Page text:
Hey hey, what’s up, my friend!
In today’s training, I’ll share a trading strategy with an 88.89% winning rate.
A simple Trading Strategy with a Winning rate of 88.89%
I’ll give you the following:
- Exact trading rules
- The performance matrix of this strategy
- And much more
Are you excited?
Then let’s get started.
What is the strategy with a winning rate of 88.89%, and how does it work?
The core idea behind this trading strategy is that it’s a pullback stock trading strategy.
Why not a breakout, you may ask?
Because in the long run, the stock market is in a long-term uptrend as it tracks what the economy is doing.
The US Stock Market has been in a long-term uptrend since the 1900s because the US economy back in the 1900s compared to today has improved!
It’s the same thing for other stock markets in other parts of the world.
But here’s the thing…
Just because a market is in a long-term uptrend doesn’t mean it goes up in one straight line.
What do I mean?
In the short run, prices could go below their valuation because of panic selling and profit-taking.
These are often called “corrections.”
As pullback traders, we can take advantage of it.
Let’s now go to the meat of this training guide…
These are the rules right of this trading strategy…
Market: S&P 500
If you want to, you can test it on the Russell 1000, Nasdaq 1000, or your local stock market.
I’ll leave it up to you.
But for this strategy, we’ll be testing it on the S&P500 stock universe.
Define the trend: S&P 500 is above the 200-day Moving Average
We want to be trading when the overall market is in an uptrend.
So our way to define the trend is that the S&P 500 must be above the 200-day moving average.
If the S&P 500 is above it, we have permission right to trade.
We sell everything and remain in cash if the S&P 500 is below it.
Entry: 10-period RSI is below 30 (buy on the next day’s open)
The entry is also otherwise known as defining the depth of the pullback.
How do we accomplish this objectively?
Well, we want the 10-period RSI to be below 30.
Once it’s below 30, we’ll enter the stock at the market open using a market order.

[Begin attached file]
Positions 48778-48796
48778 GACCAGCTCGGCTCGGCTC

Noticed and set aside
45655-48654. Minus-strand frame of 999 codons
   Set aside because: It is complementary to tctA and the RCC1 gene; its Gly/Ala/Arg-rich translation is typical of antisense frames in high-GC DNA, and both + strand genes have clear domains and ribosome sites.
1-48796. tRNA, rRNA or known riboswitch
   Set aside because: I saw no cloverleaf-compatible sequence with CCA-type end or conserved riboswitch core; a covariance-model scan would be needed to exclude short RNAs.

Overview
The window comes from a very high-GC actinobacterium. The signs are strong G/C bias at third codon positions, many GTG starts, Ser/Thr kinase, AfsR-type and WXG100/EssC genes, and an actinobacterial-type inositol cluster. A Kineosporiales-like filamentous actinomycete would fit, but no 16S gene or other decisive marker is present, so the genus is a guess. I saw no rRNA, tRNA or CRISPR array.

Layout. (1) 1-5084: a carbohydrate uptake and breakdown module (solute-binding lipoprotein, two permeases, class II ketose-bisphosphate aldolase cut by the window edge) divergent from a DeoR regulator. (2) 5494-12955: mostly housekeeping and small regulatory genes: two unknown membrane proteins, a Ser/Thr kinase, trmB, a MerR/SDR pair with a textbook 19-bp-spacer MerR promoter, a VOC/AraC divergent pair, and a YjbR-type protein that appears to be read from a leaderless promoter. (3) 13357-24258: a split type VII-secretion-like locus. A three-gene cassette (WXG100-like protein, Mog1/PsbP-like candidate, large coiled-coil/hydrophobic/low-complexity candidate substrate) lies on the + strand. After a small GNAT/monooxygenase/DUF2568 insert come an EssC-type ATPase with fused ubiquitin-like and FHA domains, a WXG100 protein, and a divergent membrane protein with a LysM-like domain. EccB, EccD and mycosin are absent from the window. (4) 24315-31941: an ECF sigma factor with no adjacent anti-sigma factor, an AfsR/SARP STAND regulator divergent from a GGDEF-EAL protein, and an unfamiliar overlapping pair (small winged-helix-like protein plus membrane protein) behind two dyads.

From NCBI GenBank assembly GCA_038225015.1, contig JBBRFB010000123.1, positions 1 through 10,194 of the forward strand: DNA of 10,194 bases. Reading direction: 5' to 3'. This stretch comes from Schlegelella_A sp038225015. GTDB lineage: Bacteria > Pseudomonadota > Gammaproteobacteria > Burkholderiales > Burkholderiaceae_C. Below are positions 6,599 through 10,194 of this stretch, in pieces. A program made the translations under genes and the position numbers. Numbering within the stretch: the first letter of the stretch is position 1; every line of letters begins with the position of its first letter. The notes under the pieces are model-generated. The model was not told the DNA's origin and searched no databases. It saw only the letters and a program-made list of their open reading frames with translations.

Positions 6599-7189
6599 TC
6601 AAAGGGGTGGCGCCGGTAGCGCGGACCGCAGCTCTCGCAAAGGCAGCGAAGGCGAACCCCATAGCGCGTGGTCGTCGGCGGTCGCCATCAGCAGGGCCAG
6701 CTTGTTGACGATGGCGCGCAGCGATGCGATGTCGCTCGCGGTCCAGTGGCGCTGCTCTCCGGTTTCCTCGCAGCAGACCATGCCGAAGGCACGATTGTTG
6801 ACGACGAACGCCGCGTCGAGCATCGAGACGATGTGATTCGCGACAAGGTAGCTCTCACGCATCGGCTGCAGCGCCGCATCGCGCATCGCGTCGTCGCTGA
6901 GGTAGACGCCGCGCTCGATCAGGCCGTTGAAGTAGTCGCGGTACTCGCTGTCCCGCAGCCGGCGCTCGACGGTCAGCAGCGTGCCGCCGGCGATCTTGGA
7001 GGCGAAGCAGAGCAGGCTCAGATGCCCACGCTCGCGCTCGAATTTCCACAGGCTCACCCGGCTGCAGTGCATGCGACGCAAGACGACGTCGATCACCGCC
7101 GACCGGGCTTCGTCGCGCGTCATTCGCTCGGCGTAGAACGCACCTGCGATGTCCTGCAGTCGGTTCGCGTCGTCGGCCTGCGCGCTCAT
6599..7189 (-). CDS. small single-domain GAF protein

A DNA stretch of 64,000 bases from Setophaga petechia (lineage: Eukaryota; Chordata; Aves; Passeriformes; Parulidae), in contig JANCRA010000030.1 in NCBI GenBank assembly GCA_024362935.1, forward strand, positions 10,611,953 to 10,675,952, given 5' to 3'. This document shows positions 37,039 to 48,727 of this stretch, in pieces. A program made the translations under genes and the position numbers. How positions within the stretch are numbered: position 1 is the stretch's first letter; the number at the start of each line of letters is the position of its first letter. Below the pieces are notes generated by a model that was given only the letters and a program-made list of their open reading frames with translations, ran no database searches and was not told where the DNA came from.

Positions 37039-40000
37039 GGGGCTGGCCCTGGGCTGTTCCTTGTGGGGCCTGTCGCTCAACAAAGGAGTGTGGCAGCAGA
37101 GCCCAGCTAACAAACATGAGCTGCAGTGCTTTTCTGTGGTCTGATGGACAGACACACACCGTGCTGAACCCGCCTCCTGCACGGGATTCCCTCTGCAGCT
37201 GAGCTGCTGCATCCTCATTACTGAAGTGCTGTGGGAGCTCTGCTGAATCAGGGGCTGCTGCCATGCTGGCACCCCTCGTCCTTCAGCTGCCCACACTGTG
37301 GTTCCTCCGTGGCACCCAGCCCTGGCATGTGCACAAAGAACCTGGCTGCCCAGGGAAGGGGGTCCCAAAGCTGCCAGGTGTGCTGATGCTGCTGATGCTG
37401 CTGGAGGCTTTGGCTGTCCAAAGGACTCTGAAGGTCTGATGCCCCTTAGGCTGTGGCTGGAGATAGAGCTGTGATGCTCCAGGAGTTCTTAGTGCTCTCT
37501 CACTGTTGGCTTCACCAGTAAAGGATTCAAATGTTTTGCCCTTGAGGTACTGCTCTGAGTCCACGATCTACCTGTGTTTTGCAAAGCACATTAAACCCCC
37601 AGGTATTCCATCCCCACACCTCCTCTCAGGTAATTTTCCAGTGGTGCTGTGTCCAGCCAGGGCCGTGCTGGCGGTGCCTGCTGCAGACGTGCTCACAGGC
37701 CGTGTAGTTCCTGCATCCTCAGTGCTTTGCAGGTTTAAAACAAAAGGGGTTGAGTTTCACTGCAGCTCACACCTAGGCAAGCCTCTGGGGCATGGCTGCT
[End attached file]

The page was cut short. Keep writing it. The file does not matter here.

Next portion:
Are you still following?
Exit: 10-period RSI is above 40, or after ten trading days (sell on the next day’s open)
Our exit method is very straightforward.
We are looking to exit when the 10-period RSI has crossed above 40 or after ten trading days.
Why after ten trading days?
Why not just wait for the price to cross the RSI 40?
It’s because the 10-period RSI can be below 40 for several days or weeks, especially during a recession.
So, we wouldn’t want to stay on the trade for too long to focus on trading better stocks out there.
Now let’s have a look at a few examples
if you look at this chart on the S&P 500:
It’s above the 200-period moving average.
Second, we need the 10-period RSI to go below 30.
As you can see, right now, the RSI value is below 30:
This has met our second criteria because if you recall…
The 10-period RSI must be below 30.
So, when the market closes today…
Our second criteria have been met, and we are going to enter on the next day’s open:
So now, how about the exit criteria?
Recall, it’s when the 10-period RSI crosses above 40 or after ten trading days.
As you can see in the next two days…
The RSI has crossed above 40.
What should we do next?
Exit on the following day open:
So to put things in perspective, this is where you would’ve entered and exited the trade.
This is pretty much how this trading strategy works!
I know this is just a simple chart example, so let me share with you the results on how this trading strategy has performed over the past 24 years…
Results (1996 – 2019)
- Number of trades: 36
- Winning rate: 88.89%
- Annual return: 2.13%
- Average gain: 1.43%
- Average loss: -0.87%
Overall, this is something that will give you an edge in the markets.
However, there is a downside to this, and I’ll explain this shortly…
How can you apply it to your trading?
Look for buying opportunities after a strong pullback – avoid shorting
Whenever the price is above the 200-period moving average, your thought process would be:
“Where can I look for buying opportunities.”
In today’s guide, you’ve learned that we can catch pullbacks when the 10-period RSI is below 30.
But if you’re a discretionary trader…
You can use tools such as candlestick patterns or trendlines to help you better time your entries.
One thing to point out is that…
You want to avoid shorting the stock market
I know it’s tempting, but here’s the thing…
Based on historical testing, the price tends to reverse back up higher more often than not.
So as much as possible, you want to avoid shorting the stock markets, especially if it’s still above the 200-day moving average.
But if you still want to short the stock markets, I won’t stop you.
Now, as mentioned earlier…
The downside to this trading system is there aren’t many trading opportunities.
You noticed, right?
Only 36 trading opportunities over the last 24 years, what?!
So, what can you do to have more trading opportunities?
Apply the strategy to different types of market
For example, you can also use this system to trade Exchange Traded Funds (ETFs), the Russell 1000, Russell 3000, and the NASDAQ 100 index to get more trading opportunities.
You can also trade individual stocks in the S&P 500.
This will give you more trading opportunities to exploit this inefficiency or pattern in the stock market.
That’s pretty much it!
Now over to you…
Will you consider trading this trading strategy?
Perhaps you’ll make some modifications and improvements to it?
Let me know in the comments section below!